Category Archives: Book Beginnings

Book Beginnings and Friday 56 – Never Have Your Dog Stuffed (March 23)

never have your dog stuffedIt’s almost been a couple of months since I did one of these Friday posts, so my determination to post more often isn’t really working, I guess! The book I’ve chosen for this week is Alan Alda’s memoir Never Have Your Dog Stuffed: And Other Things I’ve Learned. I’ve had this book unread on my shelf for far too long, so it’s probably about time I read it. Added to this, we are big fans of M*A*S*H and have all 11 seasons on DVD, which we have just started watching again, but this time with our son for the first time. He, surprisingly, seems to be really enjoying it. One night recently we were watching the episode where Alan Alda’s dad was a guest star and I remembered having this book, so I thought it would be a good one to read as I don’t really know much about either Alan Alda or his father. I’m about half-way through at this point and finding it both entertaining and informative.

Goodreads has the following description:

He’s one of America’s most recognizable and acclaimed actors–a star on Broadway, an Oscar nominee for The Aviator, and the only person to ever win Emmys for acting, writing, and directing, during his eleven years on M*A*S*H. Now Alan Alda has written a memoir as elegant, funny, and affecting as his greatest performances.

“My mother didn’t try to stab my father until I was six,” begins Alda’s irresistible story. The son of a popular actor and a loving but mentally ill mother, he spent his early childhood backstage in the erotic and comic world of burlesque and went on, after early struggles, to achieve extraordinary success in his profession.

Yet Never Have Your Dog Stuffedis not a memoir of show-business ups and downs. It is a moving and funny story of a boy growing into a man who then realizes he has only just begun to grow.

It is the story of turning points in Alda’s life, events that would make him what he is–if only he could survive them.

From the moment as a boy when his dead dog is returned from the taxidermist’s shop with a hideous expression on his face, and he learns that death can’t be undone, to the decades-long effort to find compassion for the mother he lived with but never knew, to his acceptance of his father, both personally and professionally, Alda learns the hard way that change, uncertainty, and transformation are what life is made of, and true happiness is found in embracing them.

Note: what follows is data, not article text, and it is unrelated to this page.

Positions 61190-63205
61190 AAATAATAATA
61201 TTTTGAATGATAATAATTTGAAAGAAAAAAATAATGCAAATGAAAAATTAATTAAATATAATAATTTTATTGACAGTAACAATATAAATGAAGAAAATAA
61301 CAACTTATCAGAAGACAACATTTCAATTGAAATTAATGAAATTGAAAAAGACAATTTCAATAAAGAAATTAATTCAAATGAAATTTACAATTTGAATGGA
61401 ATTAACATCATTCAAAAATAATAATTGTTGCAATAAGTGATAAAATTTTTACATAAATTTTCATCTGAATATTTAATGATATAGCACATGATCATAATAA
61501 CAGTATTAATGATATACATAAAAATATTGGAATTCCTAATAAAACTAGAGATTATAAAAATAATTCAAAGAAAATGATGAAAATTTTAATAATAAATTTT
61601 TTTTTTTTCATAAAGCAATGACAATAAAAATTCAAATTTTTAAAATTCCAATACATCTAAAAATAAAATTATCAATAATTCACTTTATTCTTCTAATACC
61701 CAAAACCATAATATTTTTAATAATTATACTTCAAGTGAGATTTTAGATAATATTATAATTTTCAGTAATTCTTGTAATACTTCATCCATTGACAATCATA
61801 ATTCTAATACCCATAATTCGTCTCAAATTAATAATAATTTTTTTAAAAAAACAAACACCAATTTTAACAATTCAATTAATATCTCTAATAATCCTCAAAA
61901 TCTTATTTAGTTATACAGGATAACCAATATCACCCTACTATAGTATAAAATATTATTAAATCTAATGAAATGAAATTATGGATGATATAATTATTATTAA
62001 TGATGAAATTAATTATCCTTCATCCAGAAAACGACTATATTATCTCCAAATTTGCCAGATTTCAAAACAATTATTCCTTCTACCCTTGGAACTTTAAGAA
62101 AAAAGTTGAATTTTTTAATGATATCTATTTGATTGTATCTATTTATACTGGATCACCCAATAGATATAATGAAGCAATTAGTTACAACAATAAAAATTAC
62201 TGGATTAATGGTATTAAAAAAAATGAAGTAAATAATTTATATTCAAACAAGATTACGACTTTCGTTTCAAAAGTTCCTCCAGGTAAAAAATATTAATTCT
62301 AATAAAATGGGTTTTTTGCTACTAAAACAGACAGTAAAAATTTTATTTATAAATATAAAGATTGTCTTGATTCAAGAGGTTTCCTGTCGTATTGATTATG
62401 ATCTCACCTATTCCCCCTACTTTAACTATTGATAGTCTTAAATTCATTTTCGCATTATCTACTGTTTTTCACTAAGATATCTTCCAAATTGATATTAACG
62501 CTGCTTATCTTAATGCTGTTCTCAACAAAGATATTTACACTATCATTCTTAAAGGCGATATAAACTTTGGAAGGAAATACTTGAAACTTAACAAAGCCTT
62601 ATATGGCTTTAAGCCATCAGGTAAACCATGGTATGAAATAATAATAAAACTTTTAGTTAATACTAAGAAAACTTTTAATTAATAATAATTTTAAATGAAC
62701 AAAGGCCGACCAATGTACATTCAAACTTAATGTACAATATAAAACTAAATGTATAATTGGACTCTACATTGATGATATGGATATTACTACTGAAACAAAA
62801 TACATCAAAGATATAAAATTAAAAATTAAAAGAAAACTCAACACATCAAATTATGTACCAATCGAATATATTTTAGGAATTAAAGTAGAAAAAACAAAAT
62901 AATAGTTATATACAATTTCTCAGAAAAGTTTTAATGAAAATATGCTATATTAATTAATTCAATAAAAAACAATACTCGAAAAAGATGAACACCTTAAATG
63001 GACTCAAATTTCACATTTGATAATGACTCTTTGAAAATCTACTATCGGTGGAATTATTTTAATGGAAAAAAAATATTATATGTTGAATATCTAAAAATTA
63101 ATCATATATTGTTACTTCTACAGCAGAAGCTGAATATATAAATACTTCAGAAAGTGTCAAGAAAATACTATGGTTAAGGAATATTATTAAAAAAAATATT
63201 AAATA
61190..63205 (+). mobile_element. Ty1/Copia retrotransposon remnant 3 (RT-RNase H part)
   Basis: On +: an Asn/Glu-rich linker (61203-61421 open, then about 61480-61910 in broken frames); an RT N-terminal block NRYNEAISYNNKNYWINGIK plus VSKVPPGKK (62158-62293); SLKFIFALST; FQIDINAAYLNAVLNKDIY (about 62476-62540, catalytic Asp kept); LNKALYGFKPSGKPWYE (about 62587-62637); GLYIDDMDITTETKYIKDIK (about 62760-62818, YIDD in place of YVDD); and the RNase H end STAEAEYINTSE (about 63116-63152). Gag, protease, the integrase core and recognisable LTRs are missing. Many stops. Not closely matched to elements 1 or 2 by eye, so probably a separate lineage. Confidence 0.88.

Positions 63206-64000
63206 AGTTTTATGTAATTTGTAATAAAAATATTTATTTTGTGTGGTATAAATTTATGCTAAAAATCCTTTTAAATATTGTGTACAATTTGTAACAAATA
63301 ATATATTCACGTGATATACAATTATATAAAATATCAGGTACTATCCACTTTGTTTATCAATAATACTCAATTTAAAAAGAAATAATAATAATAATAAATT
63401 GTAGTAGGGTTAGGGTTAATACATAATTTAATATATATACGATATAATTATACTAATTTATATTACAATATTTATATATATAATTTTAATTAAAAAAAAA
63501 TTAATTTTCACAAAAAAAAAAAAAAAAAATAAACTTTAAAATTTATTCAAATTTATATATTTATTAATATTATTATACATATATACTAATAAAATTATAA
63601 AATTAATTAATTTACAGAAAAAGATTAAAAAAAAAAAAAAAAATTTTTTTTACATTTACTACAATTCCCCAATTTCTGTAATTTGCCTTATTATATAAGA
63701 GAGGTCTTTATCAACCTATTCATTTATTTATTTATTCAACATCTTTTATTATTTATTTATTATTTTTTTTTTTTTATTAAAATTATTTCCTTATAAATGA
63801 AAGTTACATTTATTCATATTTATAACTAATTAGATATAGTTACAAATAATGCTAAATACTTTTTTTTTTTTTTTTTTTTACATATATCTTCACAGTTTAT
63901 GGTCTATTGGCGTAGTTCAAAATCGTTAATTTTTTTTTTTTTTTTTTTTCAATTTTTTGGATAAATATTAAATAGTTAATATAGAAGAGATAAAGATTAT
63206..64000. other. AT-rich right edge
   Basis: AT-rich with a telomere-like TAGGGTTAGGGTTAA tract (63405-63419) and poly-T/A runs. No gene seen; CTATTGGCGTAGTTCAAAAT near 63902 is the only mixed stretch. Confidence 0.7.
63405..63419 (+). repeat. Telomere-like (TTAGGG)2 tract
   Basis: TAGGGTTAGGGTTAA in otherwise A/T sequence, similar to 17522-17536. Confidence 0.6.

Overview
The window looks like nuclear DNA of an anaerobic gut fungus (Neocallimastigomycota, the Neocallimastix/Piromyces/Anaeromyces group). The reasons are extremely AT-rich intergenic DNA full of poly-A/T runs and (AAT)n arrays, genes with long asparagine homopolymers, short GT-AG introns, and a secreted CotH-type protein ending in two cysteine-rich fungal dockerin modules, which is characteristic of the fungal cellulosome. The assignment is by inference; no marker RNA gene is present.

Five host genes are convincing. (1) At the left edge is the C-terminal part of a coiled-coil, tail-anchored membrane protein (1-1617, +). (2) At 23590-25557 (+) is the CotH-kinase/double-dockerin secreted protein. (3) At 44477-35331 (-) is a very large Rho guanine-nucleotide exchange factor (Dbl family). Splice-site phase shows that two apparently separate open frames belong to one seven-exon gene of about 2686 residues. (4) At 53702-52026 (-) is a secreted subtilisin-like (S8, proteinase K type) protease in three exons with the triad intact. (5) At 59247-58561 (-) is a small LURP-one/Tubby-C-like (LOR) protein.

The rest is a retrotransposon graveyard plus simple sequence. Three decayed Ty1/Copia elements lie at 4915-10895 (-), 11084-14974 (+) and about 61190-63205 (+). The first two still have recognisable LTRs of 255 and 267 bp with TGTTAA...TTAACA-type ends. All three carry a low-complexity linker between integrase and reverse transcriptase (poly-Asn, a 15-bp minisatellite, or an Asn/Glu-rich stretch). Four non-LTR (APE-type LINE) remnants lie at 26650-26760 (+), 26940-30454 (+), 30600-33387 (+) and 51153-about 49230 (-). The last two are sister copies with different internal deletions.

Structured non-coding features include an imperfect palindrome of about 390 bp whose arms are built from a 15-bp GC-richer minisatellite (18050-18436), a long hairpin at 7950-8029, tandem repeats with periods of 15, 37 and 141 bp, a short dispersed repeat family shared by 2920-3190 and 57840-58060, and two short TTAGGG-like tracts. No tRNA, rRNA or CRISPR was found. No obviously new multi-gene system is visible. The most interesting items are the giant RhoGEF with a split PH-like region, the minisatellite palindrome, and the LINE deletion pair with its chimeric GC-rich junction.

Never Have Your Dog Stuffed, filled with curiosity about nature, good humor, and honesty, is the crowning achievement of an actor, author, and director, but surprisingly, it is the story of a life more filled with turbulence and laughter than any Alda has ever played on the stage or screen.

Now for this week’s excerpts:

bb-buttonBook Beginnings is hosted by Gilion at Rose City Reader, who invites anyone to join in, saying: ‘Please join me every Friday to share the first sentence (or so) of the book you are reading, along with your initial thoughts about the sentence, impressions of the book, or anything else the opener inspires.  Please remember to include the title of the book and the author. Leave a link to your post.  If you don’t have a blog, but want to participate, please leave a comment with your Book Beginning.’

The beginning of Never Have Your Dog Stuffed:

My mother didn’t try to stab my father until I was six, but she must have shown signs of oddness before that. Her detached gaze, the secret smile. Something.

This may seem at first read to be a funny beginning, but the reality is that it’s not, although I guess it is Alda trying to make light of things. Saying any more would just be spoilers, so I won’t!

friday-562.jpgThe Friday 56 is a book meme hosted by Freda’s Voice and the rules are as follows:

*Grab a book, any book.
*Turn to page 56.
*Find any sentence, (or few, just don’t spoil it) that grabs you.
*Post it.
*Add your (url) post below in Linky. Add the post url, not your blog url.

It’s that simple.

From page 56 of Never Have Your Dog Stuffed:

I really scared her one day while she was out of town for a couple of weeks with my father. I wrote them a long, rambling, adolescent letter in which I talked about my obsession with books.

Coincidentally, Alda is talking here about his mother again. However, there is a lot more to this book than stories about his mother, thankfully. The unusual title of the book also makes sense when he describes something early on in the book that happened to him when he was a child. Anyway, I’m really enjoying this one and will probably get it finished this weekend.